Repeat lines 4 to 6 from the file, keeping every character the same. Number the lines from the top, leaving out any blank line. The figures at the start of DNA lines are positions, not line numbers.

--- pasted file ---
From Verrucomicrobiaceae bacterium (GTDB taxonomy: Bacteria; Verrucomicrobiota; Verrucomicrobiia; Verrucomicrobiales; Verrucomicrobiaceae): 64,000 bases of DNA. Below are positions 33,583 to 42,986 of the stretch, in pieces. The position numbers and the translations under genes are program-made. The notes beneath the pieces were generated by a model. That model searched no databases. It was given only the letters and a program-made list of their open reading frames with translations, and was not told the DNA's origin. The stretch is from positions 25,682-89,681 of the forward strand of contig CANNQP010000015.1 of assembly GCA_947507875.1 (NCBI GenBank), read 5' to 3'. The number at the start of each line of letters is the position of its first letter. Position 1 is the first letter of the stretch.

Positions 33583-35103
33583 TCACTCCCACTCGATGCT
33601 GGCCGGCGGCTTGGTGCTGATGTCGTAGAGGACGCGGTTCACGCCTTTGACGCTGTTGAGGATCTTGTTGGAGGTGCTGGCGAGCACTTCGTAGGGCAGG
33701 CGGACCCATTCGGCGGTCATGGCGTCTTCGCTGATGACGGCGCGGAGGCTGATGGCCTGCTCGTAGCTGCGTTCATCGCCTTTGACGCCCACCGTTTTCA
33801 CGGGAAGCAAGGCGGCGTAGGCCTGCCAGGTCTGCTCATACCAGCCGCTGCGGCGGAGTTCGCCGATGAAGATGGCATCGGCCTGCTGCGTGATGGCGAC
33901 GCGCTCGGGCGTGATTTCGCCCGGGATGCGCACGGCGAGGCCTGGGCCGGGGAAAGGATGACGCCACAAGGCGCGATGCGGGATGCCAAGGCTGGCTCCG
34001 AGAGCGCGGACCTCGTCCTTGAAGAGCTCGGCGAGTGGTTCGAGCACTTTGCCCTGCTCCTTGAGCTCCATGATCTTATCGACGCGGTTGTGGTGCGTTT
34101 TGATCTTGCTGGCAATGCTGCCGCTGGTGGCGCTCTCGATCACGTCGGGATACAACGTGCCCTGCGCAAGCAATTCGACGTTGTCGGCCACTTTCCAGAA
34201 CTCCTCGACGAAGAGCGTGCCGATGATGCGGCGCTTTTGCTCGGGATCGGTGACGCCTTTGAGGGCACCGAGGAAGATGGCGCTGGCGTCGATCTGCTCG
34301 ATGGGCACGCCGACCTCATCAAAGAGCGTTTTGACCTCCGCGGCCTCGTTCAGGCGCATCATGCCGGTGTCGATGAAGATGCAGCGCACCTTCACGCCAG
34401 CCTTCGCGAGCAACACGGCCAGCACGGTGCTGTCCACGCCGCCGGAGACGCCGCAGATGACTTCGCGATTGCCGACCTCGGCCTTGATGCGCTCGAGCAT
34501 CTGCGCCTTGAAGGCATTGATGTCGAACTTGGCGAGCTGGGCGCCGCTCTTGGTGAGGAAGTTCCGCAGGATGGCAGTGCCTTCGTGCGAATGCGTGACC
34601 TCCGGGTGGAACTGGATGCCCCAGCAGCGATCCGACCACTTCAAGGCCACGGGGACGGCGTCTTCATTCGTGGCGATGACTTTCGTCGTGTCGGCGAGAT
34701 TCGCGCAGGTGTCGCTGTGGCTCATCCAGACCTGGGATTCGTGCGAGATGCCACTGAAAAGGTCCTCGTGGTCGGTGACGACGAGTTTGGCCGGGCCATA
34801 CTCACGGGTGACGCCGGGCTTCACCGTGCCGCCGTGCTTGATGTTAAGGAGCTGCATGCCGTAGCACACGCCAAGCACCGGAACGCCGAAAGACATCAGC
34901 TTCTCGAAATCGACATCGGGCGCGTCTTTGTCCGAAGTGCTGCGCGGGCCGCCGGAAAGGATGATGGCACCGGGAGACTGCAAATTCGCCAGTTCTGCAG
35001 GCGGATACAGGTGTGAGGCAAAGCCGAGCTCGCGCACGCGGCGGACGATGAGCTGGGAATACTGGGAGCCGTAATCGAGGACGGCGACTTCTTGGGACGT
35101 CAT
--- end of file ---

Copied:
33601 GGCCGGCGGCTTGGTGCTGATGTCGTAGAGGACGCGGTTCACGCCTTTGACGCTGTTGAGGATCTTGTTGGAGGTGCTGGCGAGCACTTCGTAGGGCAGG
33701 CGGACCCATTCGGCGGTCATGGCGTCTTCGCTGATGACGGCGCGGAGGCTGATGGCCTGCTCGTAGCTGCGTTCATCGCCTTTGACGCCCACCGTTTTCA
33801 CGGGAAGCAAGGCGGCGTAGGCCTGCCAGGTCTGCTCATACCAGCCGCTGCGGCGGAGTTCGCCGATGAAGATGGCATCGGCCTGCTGCGTGATGGCGAC